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Q&A Preview: Butler Bulldogs

Our old friends at Big East Coast Bias give us some insight into what makes Butler tick.

NCAA Basketball: Butler at Cincinnati Aaron Doster-USA TODAY Sports

While we are all consumed with Cincinnati’s search for its next football coach, the basketball team is quietly No. 22 in the country and about to take on No. 16 Butler in a battle of top 25 teams at Hinkle Fieldhouse in Indianapolis.

In order to get the inside scoop on Butler we turned to some folks who don’t have any interest in football whatsoever, the staff at Big East Coast Bias, specifically co-managing editor Robert O’Neill. We asked him about Kelan Martin, Chris Holtmann and a few other things.

DTD: I’d like to start by talking about your coach. How would you grade the job Chris Holtmann has done at Butler in his two plus seasons? Where does he rank among Big East coaches?

RO: Holtmann has been nothing short of phenomenal in his two plus years with the Bulldogs, as shown by his 53-23 record coming into this game. People forget that he was thrust into this role pretty late in the offseason in 2014 when Brandon Miller had to step away from the Bulldogs, and Holtmann has absolutely thrived. A lot of people were concerned this year how Holtmann and the Bulldogs would fare with the departures of Roosevelt Jones and Kellen Dunham, but they’ve been great. Holtmann’s recruiting may be the best thing about him, as Butler’s classes this season and next season are two of the best in school history. If you were to rank Big East coaches, it would be just like ranking Big East teams. Jay Wright is in a class of his own, and then Holtmann is right there on the next tier with Chris Mack and Greg McDermott, in my opinion.

DTD: Kelan Martin looks like a bona fide superstar. What has been the key to his accession and what are the best parts of his game?

RO: The best part of Kelan Martin’s game is that he gets buckets. He’s one of the best scorers in the entire Big East, and once he gets in a rhythm he can be deadly. I think he’s always had the scoring ability, but it really flourished the past two seasons with a rise in playing time. If you look at Martin’s freshman year compared to last year, his minutes per game doubled last season and his points per game did as well. You don’t always see that. He takes smart shots and plays with a high level of confidence.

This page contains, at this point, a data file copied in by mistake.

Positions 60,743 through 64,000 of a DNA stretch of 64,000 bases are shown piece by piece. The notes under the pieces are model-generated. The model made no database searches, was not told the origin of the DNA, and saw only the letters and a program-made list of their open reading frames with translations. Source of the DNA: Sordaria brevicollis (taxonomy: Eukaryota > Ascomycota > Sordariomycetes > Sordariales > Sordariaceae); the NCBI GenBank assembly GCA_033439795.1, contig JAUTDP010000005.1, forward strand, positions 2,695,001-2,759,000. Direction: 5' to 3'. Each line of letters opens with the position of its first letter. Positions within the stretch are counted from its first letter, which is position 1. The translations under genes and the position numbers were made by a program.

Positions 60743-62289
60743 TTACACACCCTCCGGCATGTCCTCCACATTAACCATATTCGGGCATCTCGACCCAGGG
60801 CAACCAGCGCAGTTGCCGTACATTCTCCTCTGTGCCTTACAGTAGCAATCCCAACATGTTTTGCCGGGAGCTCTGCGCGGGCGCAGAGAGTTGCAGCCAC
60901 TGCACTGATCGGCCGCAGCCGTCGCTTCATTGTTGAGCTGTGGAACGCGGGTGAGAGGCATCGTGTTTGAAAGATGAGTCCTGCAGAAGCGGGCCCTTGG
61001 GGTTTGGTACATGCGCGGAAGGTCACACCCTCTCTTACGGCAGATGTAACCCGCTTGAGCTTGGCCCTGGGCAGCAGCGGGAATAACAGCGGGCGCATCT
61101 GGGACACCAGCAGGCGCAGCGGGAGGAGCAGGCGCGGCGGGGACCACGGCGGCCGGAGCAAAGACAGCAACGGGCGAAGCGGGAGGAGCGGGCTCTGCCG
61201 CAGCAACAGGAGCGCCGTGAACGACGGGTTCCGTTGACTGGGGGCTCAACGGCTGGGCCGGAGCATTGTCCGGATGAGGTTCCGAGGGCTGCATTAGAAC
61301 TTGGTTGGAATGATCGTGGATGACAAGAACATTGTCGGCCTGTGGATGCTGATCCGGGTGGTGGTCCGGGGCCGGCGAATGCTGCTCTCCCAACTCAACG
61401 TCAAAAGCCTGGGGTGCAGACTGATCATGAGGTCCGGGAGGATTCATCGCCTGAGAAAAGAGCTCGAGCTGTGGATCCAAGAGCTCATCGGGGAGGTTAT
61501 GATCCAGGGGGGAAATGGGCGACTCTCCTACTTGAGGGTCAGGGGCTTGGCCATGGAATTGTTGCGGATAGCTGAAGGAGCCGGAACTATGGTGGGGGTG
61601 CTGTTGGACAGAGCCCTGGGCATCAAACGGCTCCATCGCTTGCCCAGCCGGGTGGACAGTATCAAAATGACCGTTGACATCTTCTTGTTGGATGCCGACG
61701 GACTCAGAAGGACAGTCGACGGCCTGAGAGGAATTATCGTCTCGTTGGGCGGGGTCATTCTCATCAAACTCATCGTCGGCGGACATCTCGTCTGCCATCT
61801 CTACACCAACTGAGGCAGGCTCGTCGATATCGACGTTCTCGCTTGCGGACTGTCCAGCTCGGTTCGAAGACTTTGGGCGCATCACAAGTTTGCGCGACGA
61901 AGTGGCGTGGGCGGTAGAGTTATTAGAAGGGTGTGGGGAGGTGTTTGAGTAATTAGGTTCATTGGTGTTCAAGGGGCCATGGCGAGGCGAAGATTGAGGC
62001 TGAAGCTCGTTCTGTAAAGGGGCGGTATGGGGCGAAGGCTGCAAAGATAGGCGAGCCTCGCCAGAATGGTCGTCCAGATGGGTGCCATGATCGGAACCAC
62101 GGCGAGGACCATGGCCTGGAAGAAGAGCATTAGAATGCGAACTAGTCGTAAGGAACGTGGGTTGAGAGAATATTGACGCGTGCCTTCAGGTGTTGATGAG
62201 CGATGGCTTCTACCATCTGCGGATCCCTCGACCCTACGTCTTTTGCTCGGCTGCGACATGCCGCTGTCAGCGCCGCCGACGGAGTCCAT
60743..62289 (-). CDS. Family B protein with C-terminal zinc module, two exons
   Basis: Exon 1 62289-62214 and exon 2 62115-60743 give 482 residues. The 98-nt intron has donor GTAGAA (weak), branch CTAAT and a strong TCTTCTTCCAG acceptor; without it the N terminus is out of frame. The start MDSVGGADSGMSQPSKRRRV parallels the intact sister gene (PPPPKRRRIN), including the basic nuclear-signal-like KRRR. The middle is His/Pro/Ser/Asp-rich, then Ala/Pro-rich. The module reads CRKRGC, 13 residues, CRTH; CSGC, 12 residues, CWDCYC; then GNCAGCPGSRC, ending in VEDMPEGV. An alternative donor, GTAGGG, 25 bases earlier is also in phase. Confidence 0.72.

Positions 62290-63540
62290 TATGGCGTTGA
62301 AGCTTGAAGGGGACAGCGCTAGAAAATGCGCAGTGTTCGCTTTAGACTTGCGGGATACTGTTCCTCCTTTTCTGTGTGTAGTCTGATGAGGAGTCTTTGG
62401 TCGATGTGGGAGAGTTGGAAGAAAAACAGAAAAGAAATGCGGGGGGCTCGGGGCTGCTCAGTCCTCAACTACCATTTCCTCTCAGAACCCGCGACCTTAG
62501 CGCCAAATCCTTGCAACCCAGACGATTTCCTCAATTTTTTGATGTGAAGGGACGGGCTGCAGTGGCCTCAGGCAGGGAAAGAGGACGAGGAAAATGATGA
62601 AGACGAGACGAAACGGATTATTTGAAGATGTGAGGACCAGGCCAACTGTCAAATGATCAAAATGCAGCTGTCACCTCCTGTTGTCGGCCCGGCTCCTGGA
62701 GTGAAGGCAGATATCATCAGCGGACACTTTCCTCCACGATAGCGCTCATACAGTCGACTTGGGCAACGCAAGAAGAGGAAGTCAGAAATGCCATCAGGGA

DTD: As you mentioned, this team no longer has stalwarts Roosevelt Jones and Kellen Dunham, who really killed UC last season. Even without them, Butler hasn’t missed a step offensively, ranking 20th in adjusted offensive efficiency according to KenPom. What are the hallmarks of the offensive game plan and how can a team slow or stop the Bulldogs?

RO: It’s been a team effort. And I know everyone says that and that’s a cliche, but it’s true. Going into the year, Butler knew they didn’t have a single player to replace a guy who did it all like Jones or a sharpshooter like Dunham (though he’s easier to replace, more on that in a second), so they were gonna have to have all hands on deck. Memphis transfer Avery Woodson has done a fine job replacing Dunham, as he’s shooting 43% from beyond the arc this year. Woodson went 6-11 from long range against Butler’s two best opponents, Utah and Arizona, this year. As for Jones, it’s really been everyone. The Bulldogs are 88th in the nation in bench minutes this season. They finished 315th and 345th (of 351 teams) in Jones’ final two seasons. Coming into the year, everyone knew they were going to have to step up and help carry the load. So far, they have.

DTD: As a UC follower, I can respect Butler’s defensive greatness as well (28th in adjusted defense). What kind of scheme does Holtmann employ and who are some of the better defenders on the roster?

RO: Butler’s defense took a bit of a hit in the 72-71 defeat at Indiana State (winning on the road in college basketball is tough. Who knew?), but their defense still remains in the top 30 in the nation. I’m not sure you can point to a single player being the driving force, though freshman Kamar Baldwin is a gifted defender who is averaging 2.1 steals per game so far. Butler just plays good, hard-nosed defense. Again, not to use cliches, but that’s the Butler Way.

DTD: With eight wins in nine contests, what would you say is the biggest victory of the year for the Bulldogs so far?

RO: I think Butler’s biggest win has to be either of their Pac-12 victories mentioned above. They took down the Arizona Wildcats to win the Las Vegas Invitational and beat the Utah Utes. Both Arizona and Utah look like NCAA Tournament teams, and they really helped boost Butler’s resume. Honorable mention to the Bulldogs home victory over the Northwestern Wildcats.

DTD: Last year’s matchup between these teams came down to the last shot. First, do you see this one playing out in similar fashion? Second, who gets the ball with the game on the line if not Martin?

RO: I think Butler’s going to pull this one out if only because they simply don’t lose home nonconference games at Hinkle Fieldhouse (33 in a row dating back to 2012). If it comes down to a final shot situation, you obviously would look to Kelan Martin first and foremost, but I think Andrew Chrabascz or Tyler Wideman, who both registered double-digit scoring performances last year against Cincy, would be in play. Kamar Baldwin also, because he had the game-winner against Northwestern and has ice in his veins. I think it’ll be a close and hard fought game though.